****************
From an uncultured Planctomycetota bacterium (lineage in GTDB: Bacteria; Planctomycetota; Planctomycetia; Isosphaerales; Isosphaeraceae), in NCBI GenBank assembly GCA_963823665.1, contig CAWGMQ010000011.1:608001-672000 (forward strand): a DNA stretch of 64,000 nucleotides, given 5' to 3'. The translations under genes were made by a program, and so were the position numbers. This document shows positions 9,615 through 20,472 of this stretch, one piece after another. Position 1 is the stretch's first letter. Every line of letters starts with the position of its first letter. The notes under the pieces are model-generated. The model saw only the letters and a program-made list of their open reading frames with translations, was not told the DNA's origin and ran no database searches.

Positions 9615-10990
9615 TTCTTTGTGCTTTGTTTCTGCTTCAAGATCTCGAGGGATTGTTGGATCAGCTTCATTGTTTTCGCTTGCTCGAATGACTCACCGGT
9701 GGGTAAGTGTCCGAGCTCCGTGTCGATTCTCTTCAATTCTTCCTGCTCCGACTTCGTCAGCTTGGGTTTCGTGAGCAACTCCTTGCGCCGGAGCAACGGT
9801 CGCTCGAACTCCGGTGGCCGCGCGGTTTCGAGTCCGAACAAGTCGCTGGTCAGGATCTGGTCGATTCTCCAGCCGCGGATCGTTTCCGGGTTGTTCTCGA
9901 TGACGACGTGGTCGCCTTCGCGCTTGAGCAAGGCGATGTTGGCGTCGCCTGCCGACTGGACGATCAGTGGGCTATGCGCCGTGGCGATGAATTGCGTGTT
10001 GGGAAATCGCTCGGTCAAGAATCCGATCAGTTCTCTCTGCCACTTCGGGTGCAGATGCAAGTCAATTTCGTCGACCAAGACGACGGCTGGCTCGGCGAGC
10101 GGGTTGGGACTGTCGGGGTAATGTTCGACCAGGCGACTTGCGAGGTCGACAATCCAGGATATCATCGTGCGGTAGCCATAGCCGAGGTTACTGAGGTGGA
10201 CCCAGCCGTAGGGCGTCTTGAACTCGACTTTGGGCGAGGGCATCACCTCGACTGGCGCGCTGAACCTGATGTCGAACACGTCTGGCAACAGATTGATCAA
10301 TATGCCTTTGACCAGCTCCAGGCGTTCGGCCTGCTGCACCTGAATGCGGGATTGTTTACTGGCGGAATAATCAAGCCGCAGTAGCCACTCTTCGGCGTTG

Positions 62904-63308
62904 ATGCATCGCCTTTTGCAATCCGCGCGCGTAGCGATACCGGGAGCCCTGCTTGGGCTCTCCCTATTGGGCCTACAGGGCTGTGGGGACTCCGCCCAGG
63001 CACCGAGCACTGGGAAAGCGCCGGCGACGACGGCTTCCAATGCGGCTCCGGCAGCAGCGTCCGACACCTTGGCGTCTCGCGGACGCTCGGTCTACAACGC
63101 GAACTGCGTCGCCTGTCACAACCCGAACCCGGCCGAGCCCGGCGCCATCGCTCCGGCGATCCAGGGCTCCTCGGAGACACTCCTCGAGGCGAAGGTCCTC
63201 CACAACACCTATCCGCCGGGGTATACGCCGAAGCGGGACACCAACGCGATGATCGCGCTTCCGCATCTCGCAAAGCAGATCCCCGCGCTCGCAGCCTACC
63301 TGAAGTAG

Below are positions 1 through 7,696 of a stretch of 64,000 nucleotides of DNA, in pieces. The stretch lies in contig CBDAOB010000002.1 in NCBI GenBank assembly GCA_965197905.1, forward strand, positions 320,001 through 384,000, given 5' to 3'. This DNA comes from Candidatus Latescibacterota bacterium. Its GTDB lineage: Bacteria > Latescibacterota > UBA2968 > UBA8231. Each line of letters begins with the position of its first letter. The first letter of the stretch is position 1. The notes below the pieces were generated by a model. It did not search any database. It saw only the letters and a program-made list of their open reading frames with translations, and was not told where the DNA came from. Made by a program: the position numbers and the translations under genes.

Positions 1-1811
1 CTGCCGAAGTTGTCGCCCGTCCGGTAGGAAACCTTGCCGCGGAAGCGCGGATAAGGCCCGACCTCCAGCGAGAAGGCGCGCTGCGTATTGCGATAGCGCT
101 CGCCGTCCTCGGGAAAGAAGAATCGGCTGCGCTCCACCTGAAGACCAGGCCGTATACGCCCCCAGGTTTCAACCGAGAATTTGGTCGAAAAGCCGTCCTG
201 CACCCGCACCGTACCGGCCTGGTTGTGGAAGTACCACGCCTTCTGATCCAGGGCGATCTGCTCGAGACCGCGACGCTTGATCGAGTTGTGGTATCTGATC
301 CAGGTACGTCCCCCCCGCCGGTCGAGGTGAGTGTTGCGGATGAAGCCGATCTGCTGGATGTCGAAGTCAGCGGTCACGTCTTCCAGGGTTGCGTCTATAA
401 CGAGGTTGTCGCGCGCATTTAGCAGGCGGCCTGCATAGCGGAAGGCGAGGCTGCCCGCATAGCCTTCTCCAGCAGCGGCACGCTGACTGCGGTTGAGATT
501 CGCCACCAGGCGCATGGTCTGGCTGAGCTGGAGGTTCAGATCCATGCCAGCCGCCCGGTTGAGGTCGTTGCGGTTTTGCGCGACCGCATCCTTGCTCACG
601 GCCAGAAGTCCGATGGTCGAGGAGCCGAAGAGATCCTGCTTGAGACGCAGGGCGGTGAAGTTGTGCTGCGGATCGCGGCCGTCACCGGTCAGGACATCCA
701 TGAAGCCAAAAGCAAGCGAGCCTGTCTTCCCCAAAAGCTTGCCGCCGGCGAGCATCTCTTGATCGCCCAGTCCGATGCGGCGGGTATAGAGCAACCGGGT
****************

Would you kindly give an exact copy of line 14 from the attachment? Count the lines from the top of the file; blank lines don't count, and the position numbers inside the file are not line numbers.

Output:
63101 GAACTGCGTCGCCTGTCACAACCCGAACCCGGCCGAGCCCGGCGCCATCGCTCCGGCGATCCAGGGCTCCTCGGAGACACTCCTCGAGGCGAAGGTCCTC